Nationalist parties like the UK Independence Party (UKIP), whose main mission was to get the UK out of the EU, grew in popularity and tapped into voter concerns around immigration in a very effective way. UKIP finally won a seat in the UK Parliament in 2014. A year later, in the run-up to the UK general election, the Conservative Party manifesto included the promise of an EU referendum. The Conservatives won, and the EU referendum took place a year later.
Why Brexit happened: Looking at the key elements of the Brexit negotiations
The withdrawal negotiations between the UK and the EU seemed to go on forever, but really they’re just the tip of the Brexit iceberg.
That’s because the withdrawal agreement only covers the UK’s departure from the EU. It doesn’t agree on critical elements of the future relationship between the two, such as trade.
The Brexit withdrawal agreement is purely about getting the UK out of the EU in an orderly manner. Trade negotiations — and agreements that cover cooperation in areas like security and defense — will not begin until after the UK has left the EU. This was a big area of misunderstanding for a lot of people, who assumed the “Brexit deal” was essentially a trade deal.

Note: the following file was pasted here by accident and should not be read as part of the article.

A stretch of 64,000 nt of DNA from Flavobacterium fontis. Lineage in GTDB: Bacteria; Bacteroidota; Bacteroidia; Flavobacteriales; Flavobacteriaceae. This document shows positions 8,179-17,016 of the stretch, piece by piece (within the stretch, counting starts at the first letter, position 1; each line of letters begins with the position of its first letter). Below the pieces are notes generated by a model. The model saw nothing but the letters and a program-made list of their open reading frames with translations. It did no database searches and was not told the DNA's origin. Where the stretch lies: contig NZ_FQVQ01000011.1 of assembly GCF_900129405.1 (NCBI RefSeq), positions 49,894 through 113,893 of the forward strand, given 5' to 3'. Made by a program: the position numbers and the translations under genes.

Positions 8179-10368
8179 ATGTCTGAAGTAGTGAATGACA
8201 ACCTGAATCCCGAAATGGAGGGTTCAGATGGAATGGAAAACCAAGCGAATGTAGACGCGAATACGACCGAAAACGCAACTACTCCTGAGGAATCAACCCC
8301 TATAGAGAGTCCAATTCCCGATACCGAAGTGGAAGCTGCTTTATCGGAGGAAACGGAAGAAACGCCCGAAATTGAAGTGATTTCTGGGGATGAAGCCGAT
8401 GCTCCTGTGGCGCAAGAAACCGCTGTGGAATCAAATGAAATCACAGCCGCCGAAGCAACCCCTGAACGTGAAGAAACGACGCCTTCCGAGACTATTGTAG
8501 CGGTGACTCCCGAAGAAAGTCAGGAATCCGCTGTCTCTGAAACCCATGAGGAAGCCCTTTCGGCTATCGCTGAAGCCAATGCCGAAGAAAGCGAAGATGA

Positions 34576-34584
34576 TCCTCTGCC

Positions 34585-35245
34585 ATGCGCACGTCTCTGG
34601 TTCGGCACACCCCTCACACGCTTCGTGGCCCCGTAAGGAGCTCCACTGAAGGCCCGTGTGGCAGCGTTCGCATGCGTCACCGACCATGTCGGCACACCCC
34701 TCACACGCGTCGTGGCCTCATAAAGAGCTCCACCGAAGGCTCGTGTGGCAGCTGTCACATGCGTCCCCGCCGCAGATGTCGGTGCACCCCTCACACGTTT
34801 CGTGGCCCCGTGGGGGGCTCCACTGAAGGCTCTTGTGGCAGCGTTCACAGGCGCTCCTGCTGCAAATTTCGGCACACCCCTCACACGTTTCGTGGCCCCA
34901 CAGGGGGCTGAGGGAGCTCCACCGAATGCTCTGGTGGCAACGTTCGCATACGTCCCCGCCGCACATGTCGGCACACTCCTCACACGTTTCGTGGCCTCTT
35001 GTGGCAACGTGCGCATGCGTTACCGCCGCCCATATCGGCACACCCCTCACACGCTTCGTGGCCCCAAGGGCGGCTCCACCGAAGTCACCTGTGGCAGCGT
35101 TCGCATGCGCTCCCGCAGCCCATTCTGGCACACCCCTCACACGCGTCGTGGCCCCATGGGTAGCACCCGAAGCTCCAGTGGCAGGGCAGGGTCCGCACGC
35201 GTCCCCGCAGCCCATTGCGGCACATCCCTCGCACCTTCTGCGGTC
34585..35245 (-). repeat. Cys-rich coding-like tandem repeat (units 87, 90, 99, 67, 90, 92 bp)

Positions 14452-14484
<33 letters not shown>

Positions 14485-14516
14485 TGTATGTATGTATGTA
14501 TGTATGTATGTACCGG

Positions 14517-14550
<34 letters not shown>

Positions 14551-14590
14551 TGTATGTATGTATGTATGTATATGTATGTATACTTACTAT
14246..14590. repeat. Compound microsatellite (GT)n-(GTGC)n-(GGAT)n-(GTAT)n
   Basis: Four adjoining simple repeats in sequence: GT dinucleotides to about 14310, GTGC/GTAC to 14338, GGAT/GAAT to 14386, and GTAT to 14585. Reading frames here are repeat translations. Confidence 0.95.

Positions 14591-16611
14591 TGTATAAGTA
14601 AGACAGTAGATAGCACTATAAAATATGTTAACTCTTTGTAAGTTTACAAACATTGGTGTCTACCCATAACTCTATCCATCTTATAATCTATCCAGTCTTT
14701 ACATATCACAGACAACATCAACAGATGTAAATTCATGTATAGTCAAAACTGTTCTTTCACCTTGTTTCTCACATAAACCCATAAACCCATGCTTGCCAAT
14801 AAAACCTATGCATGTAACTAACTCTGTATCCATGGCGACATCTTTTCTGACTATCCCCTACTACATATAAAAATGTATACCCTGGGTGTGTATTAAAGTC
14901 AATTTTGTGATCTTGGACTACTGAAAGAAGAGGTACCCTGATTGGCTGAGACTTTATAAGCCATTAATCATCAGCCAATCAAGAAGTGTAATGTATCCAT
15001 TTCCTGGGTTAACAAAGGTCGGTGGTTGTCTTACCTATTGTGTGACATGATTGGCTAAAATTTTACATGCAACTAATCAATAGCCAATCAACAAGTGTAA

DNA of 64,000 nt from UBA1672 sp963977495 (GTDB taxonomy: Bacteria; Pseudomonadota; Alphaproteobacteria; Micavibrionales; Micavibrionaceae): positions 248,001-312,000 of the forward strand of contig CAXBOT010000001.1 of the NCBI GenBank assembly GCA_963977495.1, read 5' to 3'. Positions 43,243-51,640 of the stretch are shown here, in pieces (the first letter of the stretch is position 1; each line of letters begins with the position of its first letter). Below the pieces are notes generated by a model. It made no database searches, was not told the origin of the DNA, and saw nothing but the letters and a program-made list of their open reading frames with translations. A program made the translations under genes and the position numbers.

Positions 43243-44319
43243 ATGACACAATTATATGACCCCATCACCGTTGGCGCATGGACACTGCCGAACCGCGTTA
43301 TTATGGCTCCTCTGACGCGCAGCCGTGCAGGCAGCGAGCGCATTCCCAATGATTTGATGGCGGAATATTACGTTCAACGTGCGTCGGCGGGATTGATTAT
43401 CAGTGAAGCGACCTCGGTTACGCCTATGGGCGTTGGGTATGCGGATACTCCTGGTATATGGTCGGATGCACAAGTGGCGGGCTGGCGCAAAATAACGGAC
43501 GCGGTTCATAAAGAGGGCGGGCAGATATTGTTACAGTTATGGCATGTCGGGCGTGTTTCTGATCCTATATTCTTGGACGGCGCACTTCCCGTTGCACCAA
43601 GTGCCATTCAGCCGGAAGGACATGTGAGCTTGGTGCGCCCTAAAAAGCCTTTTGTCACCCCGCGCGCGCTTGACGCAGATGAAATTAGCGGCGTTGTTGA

So, what does this orderly exit involve? To ensure the UK’s exit would be as smooth as possible, the two sides negotiated the following key points as part of the withdrawal agreement:
- The divorce bill, or how much the UK has to pay to cover its existing commitments to the EU.
- The transition period (also known as implementation period), which is designed to ensure a controlled transfer, and give governments and businesses time to prepare for life after Brexit.
- The rights of EU citizens already living in the UK (and the rights of UK citizens living in the EU) to retain their residency status after Brexit. Also, that the free movement of people would continue until the end of the transition period. Theresa May had made it clear during negotiations that free movement of people would have to end after the transition period — it was one of her “red lines” that she refused to budge on.
- The fact that the UK will have to abide by EU laws for the duration of the transition period — something that raised a lot of eyebrows among Brexiteers.
- How to avoid a hard border between Northern Ireland and the Republic of Ireland. The withdrawal agreement includes a provision for a temporary customs union between the UK and the EU until a trade deal is agreed upon, and this is known as the This backstop measure proved extremely unpopular among Brexiteers (and even many Remainers), even though it was designed to prevent a hard border and protect peace on the island of Ireland.
The UK’s ongoing relationship with the EU in areas such as trade is not part of the withdrawal deal because, at the time Brexit negotiations were taking place, none of that had been negotiated yet. The political declaration sets out a vague aim to agree on a trading relationship that’s as close as possible, but it avoids any specific details.